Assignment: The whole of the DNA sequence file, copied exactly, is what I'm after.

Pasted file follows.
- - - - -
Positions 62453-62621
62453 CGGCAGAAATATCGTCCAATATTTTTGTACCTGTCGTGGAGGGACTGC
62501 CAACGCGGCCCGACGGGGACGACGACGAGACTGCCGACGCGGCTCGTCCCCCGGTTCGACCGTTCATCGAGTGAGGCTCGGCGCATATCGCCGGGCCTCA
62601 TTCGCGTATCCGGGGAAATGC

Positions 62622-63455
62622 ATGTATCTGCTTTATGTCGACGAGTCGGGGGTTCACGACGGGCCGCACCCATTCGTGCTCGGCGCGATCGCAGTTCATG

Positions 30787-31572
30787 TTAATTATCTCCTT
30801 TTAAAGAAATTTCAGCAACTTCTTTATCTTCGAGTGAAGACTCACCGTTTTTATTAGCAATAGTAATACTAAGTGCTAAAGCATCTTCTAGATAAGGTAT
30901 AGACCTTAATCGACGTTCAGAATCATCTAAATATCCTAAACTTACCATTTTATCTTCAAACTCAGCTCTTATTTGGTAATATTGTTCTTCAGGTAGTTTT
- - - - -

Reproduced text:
Positions 62453-62621
62453 CGGCAGAAATATCGTCCAATATTTTTGTACCTGTCGTGGAGGGACTGC
62501 CAACGCGGCCCGACGGGGACGACGACGAGACTGCCGACGCGGCTCGTCCCCCGGTTCGACCGTTCATCGAGTGAGGCTCGGCGCATATCGCCGGGCCTCA
62601 TTCGCGTATCCGGGGAAATGC

Positions 62622-63455
62622 ATGTATCTGCTTTATGTCGACGAGTCGGGGGTTCACGACGGGCCGCACCCATTCGTGCTCGGCGCGATCGCAGTTCATG

Positions 30787-31572
30787 TTAATTATCTCCTT
30801 TTAAAGAAATTTCAGCAACTTCTTTATCTTCGAGTGAAGACTCACCGTTTTTATTAGCAATAGTAATACTAAGTGCTAAAGCATCTTCTAGATAAGGTAT
30901 AGACCTTAATCGACGTTCAGAATCATCTAAATATCCTAAACTTACCATTTTATCTTCAAACTCAGCTCTTATTTGGTAATATTGTTCTTCAGGTAGTTTT